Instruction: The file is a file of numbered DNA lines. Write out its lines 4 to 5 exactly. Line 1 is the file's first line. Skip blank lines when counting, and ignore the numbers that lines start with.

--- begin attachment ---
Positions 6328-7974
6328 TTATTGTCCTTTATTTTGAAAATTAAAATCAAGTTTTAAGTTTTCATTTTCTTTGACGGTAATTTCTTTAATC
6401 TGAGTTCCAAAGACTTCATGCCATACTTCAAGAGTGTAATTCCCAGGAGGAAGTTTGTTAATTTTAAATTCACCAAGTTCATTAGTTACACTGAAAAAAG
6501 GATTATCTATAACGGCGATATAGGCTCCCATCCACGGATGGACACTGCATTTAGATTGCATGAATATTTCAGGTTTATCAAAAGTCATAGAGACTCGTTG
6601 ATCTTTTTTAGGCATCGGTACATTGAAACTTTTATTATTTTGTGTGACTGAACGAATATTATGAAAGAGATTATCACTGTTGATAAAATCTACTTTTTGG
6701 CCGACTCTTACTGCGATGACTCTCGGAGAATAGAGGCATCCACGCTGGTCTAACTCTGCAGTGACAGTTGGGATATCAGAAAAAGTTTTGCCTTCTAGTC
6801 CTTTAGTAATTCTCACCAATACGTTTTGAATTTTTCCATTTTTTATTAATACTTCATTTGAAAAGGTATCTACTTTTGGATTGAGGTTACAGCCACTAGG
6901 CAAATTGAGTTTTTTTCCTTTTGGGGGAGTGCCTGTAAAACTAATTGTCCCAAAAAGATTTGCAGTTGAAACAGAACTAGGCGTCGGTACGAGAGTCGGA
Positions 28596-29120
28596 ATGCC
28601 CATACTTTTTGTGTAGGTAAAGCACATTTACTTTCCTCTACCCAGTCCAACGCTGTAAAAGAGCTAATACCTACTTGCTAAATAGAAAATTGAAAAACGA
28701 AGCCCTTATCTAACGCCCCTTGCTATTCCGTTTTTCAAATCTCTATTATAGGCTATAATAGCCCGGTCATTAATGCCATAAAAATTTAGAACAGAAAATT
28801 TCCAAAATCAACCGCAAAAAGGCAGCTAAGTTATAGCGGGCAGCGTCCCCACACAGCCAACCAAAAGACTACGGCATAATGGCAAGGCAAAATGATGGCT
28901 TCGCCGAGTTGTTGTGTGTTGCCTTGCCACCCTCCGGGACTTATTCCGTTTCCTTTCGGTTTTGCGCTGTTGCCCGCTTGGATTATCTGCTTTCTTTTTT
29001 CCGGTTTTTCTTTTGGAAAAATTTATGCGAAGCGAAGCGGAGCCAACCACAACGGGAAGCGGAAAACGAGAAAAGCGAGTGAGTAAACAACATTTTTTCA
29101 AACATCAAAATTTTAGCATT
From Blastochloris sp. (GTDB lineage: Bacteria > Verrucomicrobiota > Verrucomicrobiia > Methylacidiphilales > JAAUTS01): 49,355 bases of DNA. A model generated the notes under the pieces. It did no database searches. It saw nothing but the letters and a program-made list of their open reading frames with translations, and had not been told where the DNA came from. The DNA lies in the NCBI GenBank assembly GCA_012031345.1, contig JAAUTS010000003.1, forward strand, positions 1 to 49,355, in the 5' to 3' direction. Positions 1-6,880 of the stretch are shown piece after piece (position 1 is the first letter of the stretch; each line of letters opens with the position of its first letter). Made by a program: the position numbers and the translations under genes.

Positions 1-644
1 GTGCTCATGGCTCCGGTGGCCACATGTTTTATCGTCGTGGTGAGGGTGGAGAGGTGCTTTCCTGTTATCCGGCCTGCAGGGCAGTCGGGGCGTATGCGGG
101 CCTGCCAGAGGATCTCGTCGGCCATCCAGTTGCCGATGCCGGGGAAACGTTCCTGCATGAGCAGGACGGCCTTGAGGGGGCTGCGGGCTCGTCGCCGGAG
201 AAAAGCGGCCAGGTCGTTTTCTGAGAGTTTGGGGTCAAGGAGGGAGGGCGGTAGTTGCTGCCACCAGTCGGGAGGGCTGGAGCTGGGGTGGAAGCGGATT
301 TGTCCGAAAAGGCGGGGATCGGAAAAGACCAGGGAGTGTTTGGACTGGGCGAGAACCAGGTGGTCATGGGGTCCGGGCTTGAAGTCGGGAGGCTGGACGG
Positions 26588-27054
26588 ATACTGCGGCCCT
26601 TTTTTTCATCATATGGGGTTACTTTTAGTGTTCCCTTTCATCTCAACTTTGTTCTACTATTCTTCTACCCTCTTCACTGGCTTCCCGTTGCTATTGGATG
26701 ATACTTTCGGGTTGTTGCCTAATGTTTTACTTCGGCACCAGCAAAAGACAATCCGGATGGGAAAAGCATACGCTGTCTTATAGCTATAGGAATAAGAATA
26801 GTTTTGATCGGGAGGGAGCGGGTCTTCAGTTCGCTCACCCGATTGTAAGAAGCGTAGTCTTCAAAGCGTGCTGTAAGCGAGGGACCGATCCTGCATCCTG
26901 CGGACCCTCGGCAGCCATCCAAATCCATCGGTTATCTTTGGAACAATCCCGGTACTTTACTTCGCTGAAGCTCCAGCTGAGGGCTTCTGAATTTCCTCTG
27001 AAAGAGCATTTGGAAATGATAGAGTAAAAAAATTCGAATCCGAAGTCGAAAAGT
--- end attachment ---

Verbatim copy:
6501 GATTATCTATAACGGCGATATAGGCTCCCATCCACGGATGGACACTGCATTTAGATTGCATGAATATTTCAGGTTTATCAAAAGTCATAGAGACTCGTTG
6601 ATCTTTTTTAGGCATCGGTACATTGAAACTTTTATTATTTTGTGTGACTGAACGAATATTATGAAAGAGATTATCACTGTTGATAAAATCTACTTTTTGG